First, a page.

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PCBB Banc Investment Daily August 08, 2019
Banc Investment Daily
August 08, 2019

Profitability Of Deposits And The Yield Curve

Summary: To understand the potential impact of the yield curve these days, we took a look at some results from our relationship profitability model used by hundreds of bankers nationwide.
Understanding curves of all sorts can be challenging or it can be relatively easy. After all, curves can be simple, compound, reverse, transition, spiral, sag, crest, parabola, cycloid, hyperbolic spiral and others. There are just all sorts of curves out there.
In banking, profit and performance can be rocked by market movement, so the yield curve is one of the most closely watched of all types of curves.
To understand the potential impact of the yield curve, we took a look at some results from our relationship profitability model used by hundreds of bankers nationwide.
As we conduct training on our profitability model, one of the most common questions bank users will ask us is how to calculate the profitability of deposits.
This is tricky because we all know there are up-front costs associated with opening an account, as well as ongoing maintenance. We also know some institutional costs are better shared by larger deposit volumes. So, for a deposit to be profitable, those costs (overhead) must be overcome by the reinvestment value of those balances.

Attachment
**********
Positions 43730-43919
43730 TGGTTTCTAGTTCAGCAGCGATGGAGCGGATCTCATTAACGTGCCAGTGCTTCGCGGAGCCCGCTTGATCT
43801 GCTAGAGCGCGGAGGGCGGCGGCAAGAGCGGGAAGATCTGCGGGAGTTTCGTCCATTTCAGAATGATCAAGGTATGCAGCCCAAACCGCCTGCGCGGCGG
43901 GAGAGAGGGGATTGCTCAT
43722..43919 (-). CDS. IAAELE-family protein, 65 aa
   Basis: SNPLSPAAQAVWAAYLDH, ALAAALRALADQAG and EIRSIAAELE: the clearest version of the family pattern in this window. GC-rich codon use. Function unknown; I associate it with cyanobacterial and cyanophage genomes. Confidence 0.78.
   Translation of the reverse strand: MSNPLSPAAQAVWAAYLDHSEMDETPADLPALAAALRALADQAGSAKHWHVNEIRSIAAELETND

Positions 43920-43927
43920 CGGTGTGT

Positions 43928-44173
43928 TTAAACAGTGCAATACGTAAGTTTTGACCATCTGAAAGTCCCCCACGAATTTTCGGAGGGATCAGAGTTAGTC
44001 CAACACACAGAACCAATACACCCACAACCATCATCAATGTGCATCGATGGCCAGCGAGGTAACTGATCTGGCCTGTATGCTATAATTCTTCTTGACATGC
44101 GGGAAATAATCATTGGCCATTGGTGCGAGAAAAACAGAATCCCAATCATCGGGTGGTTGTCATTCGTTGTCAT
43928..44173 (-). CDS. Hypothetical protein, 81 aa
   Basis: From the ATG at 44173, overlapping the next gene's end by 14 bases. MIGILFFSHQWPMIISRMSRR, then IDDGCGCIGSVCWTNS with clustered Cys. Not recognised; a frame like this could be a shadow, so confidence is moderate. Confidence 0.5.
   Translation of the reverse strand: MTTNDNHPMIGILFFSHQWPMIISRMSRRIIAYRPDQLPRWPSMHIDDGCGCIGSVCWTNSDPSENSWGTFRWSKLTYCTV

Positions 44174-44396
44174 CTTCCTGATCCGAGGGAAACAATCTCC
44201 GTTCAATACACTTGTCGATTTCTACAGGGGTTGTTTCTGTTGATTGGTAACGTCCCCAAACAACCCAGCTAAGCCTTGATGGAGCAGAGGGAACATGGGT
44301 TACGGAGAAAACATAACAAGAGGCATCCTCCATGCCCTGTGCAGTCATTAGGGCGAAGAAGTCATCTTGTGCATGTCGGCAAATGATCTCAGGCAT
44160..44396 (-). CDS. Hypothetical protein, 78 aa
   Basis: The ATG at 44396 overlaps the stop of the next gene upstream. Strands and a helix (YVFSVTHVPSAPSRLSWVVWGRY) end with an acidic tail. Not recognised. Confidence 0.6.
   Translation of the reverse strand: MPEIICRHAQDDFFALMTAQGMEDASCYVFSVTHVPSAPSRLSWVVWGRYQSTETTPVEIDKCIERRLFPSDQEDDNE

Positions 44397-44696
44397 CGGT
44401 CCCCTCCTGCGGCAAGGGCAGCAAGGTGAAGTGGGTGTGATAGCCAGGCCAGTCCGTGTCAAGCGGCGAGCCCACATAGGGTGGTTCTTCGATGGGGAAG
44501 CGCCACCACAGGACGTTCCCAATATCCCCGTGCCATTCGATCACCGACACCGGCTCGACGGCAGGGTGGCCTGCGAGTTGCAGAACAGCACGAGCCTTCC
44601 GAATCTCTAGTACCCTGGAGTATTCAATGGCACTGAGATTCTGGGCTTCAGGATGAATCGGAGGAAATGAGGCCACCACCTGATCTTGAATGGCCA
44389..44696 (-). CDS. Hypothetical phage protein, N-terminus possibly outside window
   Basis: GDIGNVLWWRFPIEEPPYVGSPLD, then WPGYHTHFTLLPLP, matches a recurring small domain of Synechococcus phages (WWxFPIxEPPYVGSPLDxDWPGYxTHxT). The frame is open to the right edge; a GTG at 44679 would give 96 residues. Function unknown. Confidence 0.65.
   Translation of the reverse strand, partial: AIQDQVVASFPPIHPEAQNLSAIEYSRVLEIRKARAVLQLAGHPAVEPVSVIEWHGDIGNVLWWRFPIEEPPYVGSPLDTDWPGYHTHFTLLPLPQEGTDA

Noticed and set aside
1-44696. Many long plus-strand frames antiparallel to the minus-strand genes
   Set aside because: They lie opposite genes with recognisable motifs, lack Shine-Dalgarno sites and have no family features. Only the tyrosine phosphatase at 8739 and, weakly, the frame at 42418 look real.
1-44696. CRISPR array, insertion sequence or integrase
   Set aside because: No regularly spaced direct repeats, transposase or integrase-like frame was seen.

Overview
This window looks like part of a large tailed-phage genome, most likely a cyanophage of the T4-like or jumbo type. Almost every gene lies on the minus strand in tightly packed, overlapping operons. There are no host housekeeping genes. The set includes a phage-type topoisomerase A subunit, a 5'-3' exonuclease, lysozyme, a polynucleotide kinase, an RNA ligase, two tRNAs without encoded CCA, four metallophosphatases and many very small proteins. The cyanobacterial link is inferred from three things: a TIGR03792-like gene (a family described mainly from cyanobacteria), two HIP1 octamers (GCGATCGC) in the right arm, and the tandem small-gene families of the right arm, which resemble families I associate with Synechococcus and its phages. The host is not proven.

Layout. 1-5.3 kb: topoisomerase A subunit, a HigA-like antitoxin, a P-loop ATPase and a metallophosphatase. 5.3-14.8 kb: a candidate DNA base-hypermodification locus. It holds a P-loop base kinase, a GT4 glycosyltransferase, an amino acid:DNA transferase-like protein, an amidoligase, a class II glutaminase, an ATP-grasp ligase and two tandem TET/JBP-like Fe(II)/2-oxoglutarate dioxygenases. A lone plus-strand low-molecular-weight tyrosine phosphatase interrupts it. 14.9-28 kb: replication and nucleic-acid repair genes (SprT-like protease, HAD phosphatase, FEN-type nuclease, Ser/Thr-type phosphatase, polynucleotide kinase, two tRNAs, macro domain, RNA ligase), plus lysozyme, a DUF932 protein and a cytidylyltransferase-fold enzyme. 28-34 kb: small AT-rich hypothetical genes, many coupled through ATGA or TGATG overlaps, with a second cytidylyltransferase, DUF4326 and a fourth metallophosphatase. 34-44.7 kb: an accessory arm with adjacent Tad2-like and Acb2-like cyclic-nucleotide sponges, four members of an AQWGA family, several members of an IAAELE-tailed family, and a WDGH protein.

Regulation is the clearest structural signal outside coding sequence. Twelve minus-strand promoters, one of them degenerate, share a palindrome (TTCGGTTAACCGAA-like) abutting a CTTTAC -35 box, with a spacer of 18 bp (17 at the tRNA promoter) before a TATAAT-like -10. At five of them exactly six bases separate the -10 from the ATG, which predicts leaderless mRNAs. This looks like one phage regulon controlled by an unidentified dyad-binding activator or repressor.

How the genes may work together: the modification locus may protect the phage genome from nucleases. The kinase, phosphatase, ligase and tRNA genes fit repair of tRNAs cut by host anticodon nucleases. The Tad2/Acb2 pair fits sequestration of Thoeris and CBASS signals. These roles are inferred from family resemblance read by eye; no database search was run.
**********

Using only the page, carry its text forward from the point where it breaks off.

Whether or not this is possible is related directly to the overhead costs of your bank, as well as the size of the deposit and interest rates. We have data that strongly supports the premise that there is a "floor" to overhead costs - those costs do not drop below a certain level, regardless of the deposit balance. So, smaller deposits can sometimes be more costly on their own.
Another important driver of the profitability of deposits relates to duration. Recall that duration measures the sensitivity of your assets or liabilities to changing interest rates.
One way to increase the profitability of deposit accounts is to keep your customers for a longer period of time. When a bank increases the depth of the relationship with a customer (i.e. increases the number of products that the customer has with your bank), it becomes far less convenient for them to leave.
Then, when competition becomes tougher, having more hooks into customers is in the end more profitable. Incremental increases in the profitability of deposit accounts come from features like internet banking, which can extend the expected life of the account by 6 to 8 months in one example. Add a debit card or ACH on those retail accounts and you can extend the life of a deposit too. That not only addresses duration, but also extends the length of time a customer will stay loyal, despite any change in rates. That makes these deposit customers the most profitable.
To win the fight of gathering and retaining deposits, know it never ends, so patience is critical. Remember that rates always move up or down, and customers are always fickle. So trial and error testing is just part of banking no matter the shape of any particular curve in question.